Dear grandma,

I did not have a good day today. I woke up aching, sore from cold and not enough sleep, and I went to work with a sense of quiet resignation: back to this, then, the same litanies of customer complaints and entitled do-this-for-me that in my darker moments I feel forms the boundaries of my job. I spent much of the day heartsick, for a variety of reasons.

And then I came home. I cleaned my kitchen: washed all the leftover dishes, scrubbed down the counters and the stove, and I made two apple pies. I used your knife, and your pie plate (although I confess, I cheated and bought pre-made crusts; it was a long day at work and I don’t have the patience today to make it from scratch. I’ll do better next time, I promise), and I thought of you while I made them. I’m thinking of you now.

It’s comforting to know that muscle memory doesn’t go away, or family memory, maybe, the sort of habit that is so thoroughly ingrained that we can’t help but inherit it: to sit, and chat, and let your hands do the work, slice-slice-slice-slice, wafers of white or yellow-gold apple flesh dropping into the bowl. My wife and I did it tonight, like I remember you and I doing while I was young enough not to appreciate it: sat down at our dining room table, and together peeled and sliced apples. Fifteen or sixteen of them, half Arkansas Black (a strong, tart, nicely crisp apple I just discovered; like a Granny Smith that doesn’t suck), and half my beloved Cortland (Cortland! Finally, I can find them here, at the farmer’s market – all the gorgeous natural sweetness that I grew up with, that is my favorite out of all the countless varieties anyone could offer).

There are pies in the oven now, and my house smells of apple and cinnamon and clove and pastry. And my heart, at the end of the day, is warm.

I miss you. But I have a pie plate, and a paring knife, and apples and muscle memory (because after all, the heart is a muscle, beat-beat-beating blood, and they say, don’t they, that pie runs in the family), and what that means is I still have you.

Love you, grandma. It was good to see you again. The mind’s eye is the sharpest.

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Just flung a story into the aether unsupported, in the hopes that it finds a soft landing at Circlet. Old antho that needed a couple more short stories to round it off– my editor from the first round sent me the info, and I managed somehow to write a decent story to meet the criteria in about… four days? Five? Less than a week to write, edit, revise, polish, send.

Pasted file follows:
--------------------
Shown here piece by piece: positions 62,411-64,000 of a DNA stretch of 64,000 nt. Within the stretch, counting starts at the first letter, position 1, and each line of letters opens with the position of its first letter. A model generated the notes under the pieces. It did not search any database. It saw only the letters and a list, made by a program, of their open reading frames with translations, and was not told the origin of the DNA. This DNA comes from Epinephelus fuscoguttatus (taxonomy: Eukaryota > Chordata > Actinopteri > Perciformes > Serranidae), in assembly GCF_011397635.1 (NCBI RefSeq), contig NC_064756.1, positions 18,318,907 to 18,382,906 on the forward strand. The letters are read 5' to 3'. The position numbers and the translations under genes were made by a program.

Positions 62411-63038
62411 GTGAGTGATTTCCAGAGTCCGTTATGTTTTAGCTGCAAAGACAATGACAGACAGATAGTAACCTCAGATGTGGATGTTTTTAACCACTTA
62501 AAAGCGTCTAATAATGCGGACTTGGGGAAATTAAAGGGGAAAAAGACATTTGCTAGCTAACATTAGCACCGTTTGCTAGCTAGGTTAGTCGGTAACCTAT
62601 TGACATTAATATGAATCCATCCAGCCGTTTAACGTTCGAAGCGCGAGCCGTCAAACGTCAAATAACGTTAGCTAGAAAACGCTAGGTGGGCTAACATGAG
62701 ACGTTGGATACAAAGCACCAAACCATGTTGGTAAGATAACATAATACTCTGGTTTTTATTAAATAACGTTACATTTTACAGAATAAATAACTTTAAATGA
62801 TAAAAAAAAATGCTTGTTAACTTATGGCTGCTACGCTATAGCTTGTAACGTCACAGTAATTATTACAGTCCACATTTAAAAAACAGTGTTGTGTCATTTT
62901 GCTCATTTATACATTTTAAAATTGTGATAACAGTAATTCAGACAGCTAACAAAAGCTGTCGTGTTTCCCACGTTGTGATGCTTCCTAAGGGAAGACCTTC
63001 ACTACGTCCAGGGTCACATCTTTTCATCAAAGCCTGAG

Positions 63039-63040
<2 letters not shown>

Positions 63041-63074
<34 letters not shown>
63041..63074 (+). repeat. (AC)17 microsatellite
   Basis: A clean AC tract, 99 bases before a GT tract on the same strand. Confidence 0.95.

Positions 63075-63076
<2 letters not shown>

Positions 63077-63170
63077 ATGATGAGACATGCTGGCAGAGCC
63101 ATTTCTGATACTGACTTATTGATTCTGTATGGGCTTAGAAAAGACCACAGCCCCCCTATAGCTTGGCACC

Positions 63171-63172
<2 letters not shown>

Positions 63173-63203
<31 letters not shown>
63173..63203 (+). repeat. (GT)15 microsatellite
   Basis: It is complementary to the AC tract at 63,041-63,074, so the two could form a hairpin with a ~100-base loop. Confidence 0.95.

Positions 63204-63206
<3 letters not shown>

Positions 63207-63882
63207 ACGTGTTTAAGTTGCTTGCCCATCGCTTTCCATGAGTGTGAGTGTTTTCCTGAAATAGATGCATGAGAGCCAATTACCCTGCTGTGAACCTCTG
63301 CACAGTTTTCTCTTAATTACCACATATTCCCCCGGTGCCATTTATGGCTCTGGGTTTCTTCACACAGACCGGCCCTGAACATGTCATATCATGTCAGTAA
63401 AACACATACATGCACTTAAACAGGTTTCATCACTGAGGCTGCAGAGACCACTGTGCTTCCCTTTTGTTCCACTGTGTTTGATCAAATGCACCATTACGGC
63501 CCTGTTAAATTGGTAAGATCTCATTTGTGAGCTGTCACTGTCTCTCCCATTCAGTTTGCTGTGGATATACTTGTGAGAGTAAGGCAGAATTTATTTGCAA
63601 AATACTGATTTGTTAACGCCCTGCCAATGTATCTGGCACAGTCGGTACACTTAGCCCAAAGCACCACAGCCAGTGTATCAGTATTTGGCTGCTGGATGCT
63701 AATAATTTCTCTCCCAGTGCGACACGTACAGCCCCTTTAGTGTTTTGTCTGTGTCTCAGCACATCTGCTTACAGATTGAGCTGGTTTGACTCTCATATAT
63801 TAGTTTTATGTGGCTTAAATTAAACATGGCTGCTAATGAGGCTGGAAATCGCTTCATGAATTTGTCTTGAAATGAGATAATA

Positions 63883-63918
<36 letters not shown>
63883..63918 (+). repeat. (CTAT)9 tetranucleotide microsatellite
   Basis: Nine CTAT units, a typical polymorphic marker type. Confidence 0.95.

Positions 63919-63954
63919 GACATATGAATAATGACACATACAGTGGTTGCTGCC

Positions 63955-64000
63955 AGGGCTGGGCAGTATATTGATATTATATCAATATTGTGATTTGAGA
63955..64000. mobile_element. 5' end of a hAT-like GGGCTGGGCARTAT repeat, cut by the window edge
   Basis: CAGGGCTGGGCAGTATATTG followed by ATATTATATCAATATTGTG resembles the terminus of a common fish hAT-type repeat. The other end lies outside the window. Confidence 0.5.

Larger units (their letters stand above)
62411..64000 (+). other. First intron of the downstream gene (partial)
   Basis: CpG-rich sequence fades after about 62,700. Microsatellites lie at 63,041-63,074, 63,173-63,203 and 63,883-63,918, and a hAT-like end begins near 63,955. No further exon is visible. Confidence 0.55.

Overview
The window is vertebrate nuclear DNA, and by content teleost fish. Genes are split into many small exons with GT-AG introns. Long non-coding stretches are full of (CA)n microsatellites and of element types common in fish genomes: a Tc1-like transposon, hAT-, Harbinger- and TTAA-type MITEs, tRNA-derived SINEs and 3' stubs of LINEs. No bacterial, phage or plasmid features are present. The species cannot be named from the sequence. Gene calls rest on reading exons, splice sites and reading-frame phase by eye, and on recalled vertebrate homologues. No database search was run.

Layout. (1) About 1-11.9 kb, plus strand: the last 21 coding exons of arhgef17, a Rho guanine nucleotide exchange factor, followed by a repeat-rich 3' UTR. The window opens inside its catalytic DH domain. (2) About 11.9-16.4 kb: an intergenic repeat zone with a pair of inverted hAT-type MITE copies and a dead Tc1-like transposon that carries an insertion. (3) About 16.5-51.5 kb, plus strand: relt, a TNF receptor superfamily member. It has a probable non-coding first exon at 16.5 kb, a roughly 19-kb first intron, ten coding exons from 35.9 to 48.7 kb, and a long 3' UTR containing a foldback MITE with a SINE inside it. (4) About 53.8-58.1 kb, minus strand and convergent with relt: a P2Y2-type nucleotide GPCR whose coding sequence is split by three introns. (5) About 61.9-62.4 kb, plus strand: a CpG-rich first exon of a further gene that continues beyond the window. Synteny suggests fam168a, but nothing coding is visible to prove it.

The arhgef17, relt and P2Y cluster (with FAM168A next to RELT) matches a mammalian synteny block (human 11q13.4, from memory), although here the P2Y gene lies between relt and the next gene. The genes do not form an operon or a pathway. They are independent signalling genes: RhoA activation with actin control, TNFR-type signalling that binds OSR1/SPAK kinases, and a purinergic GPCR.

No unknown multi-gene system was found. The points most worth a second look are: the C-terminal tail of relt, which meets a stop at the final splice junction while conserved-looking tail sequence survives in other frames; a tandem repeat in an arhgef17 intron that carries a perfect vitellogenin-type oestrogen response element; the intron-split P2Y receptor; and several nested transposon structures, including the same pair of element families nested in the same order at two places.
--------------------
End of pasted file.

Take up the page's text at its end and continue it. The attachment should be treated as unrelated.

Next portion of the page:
I think I’m insane.

My brain is vaguely squishy now, however, and so I feel very strongly that it’s bedtime for bitchcakes.

Crossed fingers and toes for acceptance to the antho, and that will be three publication credits to my name, which makes bitchcakes very happy indeed.

Even if the editor doesn’t take it, it’s a damn good story and I know it. So there.

So we registered strangeandsavage.com in my name tonight.

The project is… the secondary, parallel track to my impulses to make things. Stories come first, but images are a close second.

Watch this space.

A sunny day, warm without being hot. My own home again. The windows open. A wonderful, homemade breakfast on clean, brand-new dishes. Blissful cats, one of which is nosing around the apartment, one of which is trying to figure out how to make the screen on the window melt with the power of her mind, and the last of which is curled up contentedly against my thigh. ABBA playing (shut up, you know you know all the words, too). My girlfriend, who turns to smile at me now and again and tell me she loves me. Best friends now within walking distance. Dinner later tonight with those friends. A week to get things unpacked, organized, shuffled around, made pretty, and then my boy here, to be surprised with his own bedroom all set up and ready for him, with the pictures he picked out hanging up. Story ideas, percolating gently in my hindbrain, soon to be scribbled and worked over and played with and teased and formed and made whole.

Birth pains are dreadful, but what comes of them is joy.